Award winning Matsheng becomes BNYC chair

As an Obama Leader for Africa 2019 and winner of the Queen’s Young Leaders Award 2016, Moitshepi Matsheng has the bona fides to make a difference for young Batswana through her chairpersonship of the Botswana National Youth Council


Moitshepi Matsheng’s elevation to the top post at the Botswana National Youth Council (BNYC) as the first woman board chair is a cause for celebration. Never has the organisation had a woman presiding over the running of its affairs until Matsheng’s landmark appointment last week that will be ingrained in the history of Botswana’s gender parity issues.

The word “remarkable” is applicable because her elevation comes after continuous attempts to improve women’s lamentably slow climb up the corporate ladder. More women than men drop out or move sideways, leaving the field clear for male executives to grab the next available senior role.

In an exclusive interview with this publication, 26 year old Matsheng said she was honoured to be the first woman chairperson of BNYC. This position, she says, requires one to be an active listener and a transformative and ethical leader. “I consider myself lucky because I am benefiting from the struggles of activists who have battled for women’s rights and access to such spaces, hence I do not take this for granted,” the Borobadilepe native told The Botswana Gazette.

“I know that I am placed in this position to accelerate youth engagement, which is what I have been doing for the past five years representing the youth voice at the national level. This is not an easy task but an opportunity I have taken with both hands to create influence and change in the engagement and advocacy of youth in Botswana.”

As chairperson, Matsheng’s goal is to accelerate the activities of BNYC with increased engagement of young people, coordinate development of young minds and create opportunities for them. It is a goal that fits in with the vision of BNYC of working in collaboration with various government ministries and departments.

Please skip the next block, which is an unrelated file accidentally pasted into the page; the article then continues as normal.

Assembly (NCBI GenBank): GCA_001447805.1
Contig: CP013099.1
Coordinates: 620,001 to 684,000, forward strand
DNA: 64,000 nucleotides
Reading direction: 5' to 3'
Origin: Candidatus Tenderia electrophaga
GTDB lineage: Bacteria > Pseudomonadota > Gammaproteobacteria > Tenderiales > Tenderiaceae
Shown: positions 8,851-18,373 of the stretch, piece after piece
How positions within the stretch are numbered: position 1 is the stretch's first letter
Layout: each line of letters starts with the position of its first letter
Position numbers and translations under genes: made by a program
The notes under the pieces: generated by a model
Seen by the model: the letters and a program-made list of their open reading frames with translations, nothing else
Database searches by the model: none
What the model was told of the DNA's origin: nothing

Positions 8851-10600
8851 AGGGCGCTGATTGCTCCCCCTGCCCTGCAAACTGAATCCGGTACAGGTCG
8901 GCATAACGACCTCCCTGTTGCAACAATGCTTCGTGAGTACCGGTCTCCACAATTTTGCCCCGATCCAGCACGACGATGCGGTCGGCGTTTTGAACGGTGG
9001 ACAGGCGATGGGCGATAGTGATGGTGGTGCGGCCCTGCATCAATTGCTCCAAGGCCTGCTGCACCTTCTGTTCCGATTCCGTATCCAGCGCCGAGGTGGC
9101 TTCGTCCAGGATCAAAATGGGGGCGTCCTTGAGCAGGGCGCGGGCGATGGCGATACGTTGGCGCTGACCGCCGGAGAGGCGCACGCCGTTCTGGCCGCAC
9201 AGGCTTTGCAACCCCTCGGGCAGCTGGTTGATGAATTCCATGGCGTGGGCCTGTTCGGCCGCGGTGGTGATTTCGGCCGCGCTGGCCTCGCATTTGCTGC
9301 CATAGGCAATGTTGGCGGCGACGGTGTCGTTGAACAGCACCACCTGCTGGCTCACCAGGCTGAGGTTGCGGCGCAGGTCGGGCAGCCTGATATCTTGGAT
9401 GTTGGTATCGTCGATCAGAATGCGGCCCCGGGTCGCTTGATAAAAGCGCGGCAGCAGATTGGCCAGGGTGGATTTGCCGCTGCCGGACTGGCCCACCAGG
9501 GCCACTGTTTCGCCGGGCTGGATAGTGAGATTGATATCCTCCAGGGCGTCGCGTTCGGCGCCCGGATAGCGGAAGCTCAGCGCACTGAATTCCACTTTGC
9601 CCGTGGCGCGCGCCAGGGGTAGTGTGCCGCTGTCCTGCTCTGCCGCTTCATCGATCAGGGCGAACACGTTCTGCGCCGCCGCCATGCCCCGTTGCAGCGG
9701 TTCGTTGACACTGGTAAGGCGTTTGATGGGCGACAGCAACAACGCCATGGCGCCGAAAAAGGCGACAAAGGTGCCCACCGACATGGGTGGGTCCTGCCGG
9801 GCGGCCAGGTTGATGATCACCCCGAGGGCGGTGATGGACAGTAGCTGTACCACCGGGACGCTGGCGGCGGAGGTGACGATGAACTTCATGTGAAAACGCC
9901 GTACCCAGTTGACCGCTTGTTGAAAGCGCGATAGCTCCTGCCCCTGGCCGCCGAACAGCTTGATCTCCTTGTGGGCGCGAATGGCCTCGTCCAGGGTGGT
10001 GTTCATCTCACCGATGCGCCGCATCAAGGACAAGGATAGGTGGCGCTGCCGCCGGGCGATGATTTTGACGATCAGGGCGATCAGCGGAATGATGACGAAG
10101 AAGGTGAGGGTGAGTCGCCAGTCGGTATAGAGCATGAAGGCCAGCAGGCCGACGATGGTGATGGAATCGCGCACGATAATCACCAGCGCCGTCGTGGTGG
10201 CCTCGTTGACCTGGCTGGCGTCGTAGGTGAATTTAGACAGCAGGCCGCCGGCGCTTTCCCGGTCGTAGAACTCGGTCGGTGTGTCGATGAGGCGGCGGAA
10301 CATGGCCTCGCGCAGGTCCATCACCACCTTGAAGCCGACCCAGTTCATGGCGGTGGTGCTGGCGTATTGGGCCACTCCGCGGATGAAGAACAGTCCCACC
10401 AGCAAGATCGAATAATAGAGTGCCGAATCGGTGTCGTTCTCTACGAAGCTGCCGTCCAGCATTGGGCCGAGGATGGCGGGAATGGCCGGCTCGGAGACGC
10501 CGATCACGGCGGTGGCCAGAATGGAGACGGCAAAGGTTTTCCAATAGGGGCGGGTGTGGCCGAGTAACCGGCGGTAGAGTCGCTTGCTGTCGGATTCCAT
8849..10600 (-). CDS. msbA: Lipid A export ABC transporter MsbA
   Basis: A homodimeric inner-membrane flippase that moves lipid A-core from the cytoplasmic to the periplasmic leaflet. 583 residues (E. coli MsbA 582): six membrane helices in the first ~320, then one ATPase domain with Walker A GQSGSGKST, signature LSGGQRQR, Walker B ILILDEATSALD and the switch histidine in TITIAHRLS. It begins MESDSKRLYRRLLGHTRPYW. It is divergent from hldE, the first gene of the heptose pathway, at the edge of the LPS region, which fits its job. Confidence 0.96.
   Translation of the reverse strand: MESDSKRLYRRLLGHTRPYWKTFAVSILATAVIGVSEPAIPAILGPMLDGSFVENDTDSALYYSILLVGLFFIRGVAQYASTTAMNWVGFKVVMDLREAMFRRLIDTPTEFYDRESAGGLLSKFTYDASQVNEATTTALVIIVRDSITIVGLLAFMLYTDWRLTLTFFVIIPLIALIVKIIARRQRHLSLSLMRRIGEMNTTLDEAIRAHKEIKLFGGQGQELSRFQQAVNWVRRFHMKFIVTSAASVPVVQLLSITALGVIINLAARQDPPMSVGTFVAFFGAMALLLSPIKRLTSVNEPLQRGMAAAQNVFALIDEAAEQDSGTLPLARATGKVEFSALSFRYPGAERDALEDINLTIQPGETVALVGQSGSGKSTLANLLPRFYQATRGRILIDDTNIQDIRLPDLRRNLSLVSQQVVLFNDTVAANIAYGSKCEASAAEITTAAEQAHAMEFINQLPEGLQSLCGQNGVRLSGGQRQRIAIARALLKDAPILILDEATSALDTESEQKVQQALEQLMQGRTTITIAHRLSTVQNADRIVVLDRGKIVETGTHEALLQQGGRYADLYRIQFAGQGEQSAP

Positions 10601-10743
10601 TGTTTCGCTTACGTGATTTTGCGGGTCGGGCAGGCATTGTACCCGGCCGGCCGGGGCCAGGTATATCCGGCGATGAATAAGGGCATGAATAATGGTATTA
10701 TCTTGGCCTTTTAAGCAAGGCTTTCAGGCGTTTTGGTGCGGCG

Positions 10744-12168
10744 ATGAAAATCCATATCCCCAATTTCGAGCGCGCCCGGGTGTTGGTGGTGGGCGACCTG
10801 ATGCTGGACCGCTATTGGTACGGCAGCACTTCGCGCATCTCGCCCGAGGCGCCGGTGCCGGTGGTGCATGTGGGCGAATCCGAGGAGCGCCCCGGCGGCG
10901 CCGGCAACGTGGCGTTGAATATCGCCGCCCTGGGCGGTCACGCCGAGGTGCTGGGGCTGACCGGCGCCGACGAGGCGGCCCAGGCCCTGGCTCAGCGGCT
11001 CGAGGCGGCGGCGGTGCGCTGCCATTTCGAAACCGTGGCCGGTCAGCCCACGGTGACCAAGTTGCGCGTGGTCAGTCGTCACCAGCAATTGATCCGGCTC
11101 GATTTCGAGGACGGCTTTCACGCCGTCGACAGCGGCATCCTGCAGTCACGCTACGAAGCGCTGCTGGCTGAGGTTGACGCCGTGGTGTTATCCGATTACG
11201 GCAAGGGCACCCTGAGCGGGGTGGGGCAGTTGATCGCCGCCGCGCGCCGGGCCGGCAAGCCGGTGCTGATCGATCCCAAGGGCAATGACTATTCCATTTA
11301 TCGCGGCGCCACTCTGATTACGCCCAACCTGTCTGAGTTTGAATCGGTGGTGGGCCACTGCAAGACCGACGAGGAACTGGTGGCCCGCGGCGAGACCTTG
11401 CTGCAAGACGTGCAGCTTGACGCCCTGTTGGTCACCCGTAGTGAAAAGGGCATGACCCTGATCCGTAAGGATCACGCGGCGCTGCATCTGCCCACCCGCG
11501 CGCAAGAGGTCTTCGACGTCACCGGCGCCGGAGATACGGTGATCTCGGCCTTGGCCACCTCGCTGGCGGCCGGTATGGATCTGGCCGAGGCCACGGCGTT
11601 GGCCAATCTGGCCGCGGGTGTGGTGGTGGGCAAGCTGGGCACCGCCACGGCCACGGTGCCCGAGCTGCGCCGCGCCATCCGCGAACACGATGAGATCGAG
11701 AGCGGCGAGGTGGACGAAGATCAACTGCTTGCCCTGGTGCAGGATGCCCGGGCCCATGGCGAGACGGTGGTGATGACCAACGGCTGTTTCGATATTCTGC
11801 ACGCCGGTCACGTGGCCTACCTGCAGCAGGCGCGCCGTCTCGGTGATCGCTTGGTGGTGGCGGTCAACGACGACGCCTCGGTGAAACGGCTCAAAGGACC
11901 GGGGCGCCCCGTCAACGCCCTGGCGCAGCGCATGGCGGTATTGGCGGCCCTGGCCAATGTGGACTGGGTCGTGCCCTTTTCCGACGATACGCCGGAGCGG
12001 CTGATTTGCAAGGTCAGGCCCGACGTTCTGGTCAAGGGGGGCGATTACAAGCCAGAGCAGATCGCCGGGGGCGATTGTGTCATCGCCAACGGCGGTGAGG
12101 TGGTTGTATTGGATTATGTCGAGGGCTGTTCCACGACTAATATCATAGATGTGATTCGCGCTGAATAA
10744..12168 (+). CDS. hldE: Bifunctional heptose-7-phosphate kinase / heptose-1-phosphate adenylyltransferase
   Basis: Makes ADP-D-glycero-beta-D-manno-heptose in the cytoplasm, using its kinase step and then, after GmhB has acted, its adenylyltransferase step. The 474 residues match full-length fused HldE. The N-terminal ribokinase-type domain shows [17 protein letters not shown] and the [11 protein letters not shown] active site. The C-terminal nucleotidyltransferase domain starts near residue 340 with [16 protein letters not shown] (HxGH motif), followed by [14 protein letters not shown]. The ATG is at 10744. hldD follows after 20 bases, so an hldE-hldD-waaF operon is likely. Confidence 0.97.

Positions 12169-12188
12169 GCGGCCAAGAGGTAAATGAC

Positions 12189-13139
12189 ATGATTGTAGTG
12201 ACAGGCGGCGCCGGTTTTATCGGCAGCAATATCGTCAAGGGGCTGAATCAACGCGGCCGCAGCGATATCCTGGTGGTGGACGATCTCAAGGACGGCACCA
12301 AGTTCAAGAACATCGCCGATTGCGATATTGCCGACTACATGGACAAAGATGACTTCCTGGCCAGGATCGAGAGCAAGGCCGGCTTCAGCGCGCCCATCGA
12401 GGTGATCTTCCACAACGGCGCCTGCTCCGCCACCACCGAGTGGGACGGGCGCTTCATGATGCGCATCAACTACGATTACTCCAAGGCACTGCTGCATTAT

Matsheng says she wants the youth of Botswana to know that they have a voice in the BNYC and that the voice will be heard by decision makers who influence legislation and policy. This should not be difficult, she notes, because the board elected this year has “truly exceptional people” from diverse backgrounds and fields.

Yet she is aware that she still has the gauntlet of prejudice to contend with. “Unfortunately, it is still our reality as women to be the workers and not the leaders,” she says. “Unfortunately, we are still hindered by lingering stereotypes. What we as women in leadership positions can do is to advocate and encourage other women to take up these leadership roles and shine a light on the prejudiced in order to pave the path for one another. In this patriarchal world, we can succeed by speaking up with confidence.”

Regarding opportunities, Matsheng believes they do not just happen but ought to be created through hard work. During her Bachelor of Laws studies at the University of Botswana, she was vice president of the Young Women’s Leadership Project, which was started by Dr Sethunya Mosime and Dr Godisang Mookodi, whom she describes as fierce feminists and game-changers. She got to learn and see what it means for women to support one another, accepting one another’s flaws and encouraging one another.

Matsheng, says she was taught how to engage authentically and leverage for others from an early age. “Hard work, persistence and focus are the keys to success,” she asserts. “As a woman, if you desire to be a leader, it is important that you make your aspirations well known as a first step. It is also important to build self-confidence and set higher markers for what you want and can achieve. Ask for specific advice from your support system and other leaders to solve a problem. Importantly, be open-minded to ideas, people and meaningful conversations.”

Moitshepi is the co-founder of Young 1ove Organisation, a youth-led organisation whose mission is to connect young people to proven life saving information. The organisation has reached over 55,000 youths across Botswana delivering evidence-based curricula in health and education. She is an Obama Leader for Africa 2019 and the first Motswana to receive the Queen’s Young Leaders Award 2016 where she met Queen Elizabeth II.

Matsheng was mentored by the pioneer of Champions of an AIDS-Free Generation, former president Festus Mogae, to be a youth voice and was recognised as one of 50 Batswana Change-Makers Under 40 during Botswana’s 50th Anniversary of Independence. She is passionate about advancing youth rights, organisational development, management, HR and talent development.